Joost de Vries studied journalism and history at Utrecht University. Since 2007 he has worked as editor and literary critic for the Dutch weekly De Groene Amsterdammer. He burst onto the Dutch literary scene in 2010 with his debut novel Clausewitz, a biblio-thriller inspired by the work of one of his literary heroes, Harry Mulisch. His second novel, De republiek (The Republic), which appeared in 2013, was awarded the Golden Book Owl for best Dutch-language literary work and has been published in German translation. De Vries ranks as one of the most important new Dutch literary talents. In 2013 he received the Charlotte Köhler Stipendium, an annual stipend for young literary talent. In 2014 his collection of essays Vechtmemoires (Fighting Memories) appeared, in which he alternates personal essays with studies of the (literary) culture of the twenty-first century.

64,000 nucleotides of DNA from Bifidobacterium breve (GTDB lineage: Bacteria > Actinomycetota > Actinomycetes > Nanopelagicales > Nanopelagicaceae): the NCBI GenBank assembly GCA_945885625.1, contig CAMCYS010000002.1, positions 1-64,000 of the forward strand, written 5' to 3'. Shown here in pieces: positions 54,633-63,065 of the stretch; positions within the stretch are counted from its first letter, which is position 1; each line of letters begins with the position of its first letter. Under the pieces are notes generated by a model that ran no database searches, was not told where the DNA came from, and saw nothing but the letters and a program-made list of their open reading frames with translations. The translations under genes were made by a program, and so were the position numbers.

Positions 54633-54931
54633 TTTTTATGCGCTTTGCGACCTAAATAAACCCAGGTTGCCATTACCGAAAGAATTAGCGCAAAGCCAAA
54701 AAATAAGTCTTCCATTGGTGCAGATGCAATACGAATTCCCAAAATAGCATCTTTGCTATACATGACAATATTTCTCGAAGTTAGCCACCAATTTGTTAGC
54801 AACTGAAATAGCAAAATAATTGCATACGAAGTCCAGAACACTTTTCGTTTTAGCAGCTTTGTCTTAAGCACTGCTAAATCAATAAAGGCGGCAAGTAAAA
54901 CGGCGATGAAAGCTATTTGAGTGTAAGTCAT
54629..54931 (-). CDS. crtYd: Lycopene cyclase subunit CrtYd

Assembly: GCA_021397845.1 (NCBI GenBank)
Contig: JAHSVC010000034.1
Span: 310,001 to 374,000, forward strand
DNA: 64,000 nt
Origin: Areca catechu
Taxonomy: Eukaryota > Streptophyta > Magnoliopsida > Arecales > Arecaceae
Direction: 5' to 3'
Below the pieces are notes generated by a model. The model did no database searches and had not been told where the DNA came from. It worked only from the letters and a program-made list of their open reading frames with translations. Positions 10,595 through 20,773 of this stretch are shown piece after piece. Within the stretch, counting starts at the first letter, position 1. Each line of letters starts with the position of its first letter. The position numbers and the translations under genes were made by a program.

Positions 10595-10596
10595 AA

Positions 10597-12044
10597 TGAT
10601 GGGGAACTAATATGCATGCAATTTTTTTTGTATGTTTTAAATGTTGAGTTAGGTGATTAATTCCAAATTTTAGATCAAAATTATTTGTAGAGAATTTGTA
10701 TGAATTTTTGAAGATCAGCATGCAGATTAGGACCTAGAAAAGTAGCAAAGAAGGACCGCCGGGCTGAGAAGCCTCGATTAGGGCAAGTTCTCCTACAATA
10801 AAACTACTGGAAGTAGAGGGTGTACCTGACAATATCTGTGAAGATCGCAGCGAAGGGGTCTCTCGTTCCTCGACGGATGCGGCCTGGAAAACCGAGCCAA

Heyne Verlag, 2016
Translated by Martina Hertog-Vogt
Original title: De Republiek (Prometheus, 2013)
Josip Brik, pop-philosopher and professor of Hitler Studies, has died under mysterious circumstances. Now it’s up to his right-hand man, Friso de Vos, to claim Brik’s intellectual legacy for himself. But there’s more to his ambition and Friso – jealous, hypochondriac, more intelligent than what’s good for him and awkwardly in love with the girl he just left –tries to sideline the competition, and in the process, tumbles into a story that is absolutely not his own.
What begins as a lesson in grief and heartbreak gradually turns into academic satire, speculative history, and something of a spy novel.
The Republic is a gripping novel about deception and self-deception, ambition, the love of history as entertainment, and the hunt for the perfect enemy.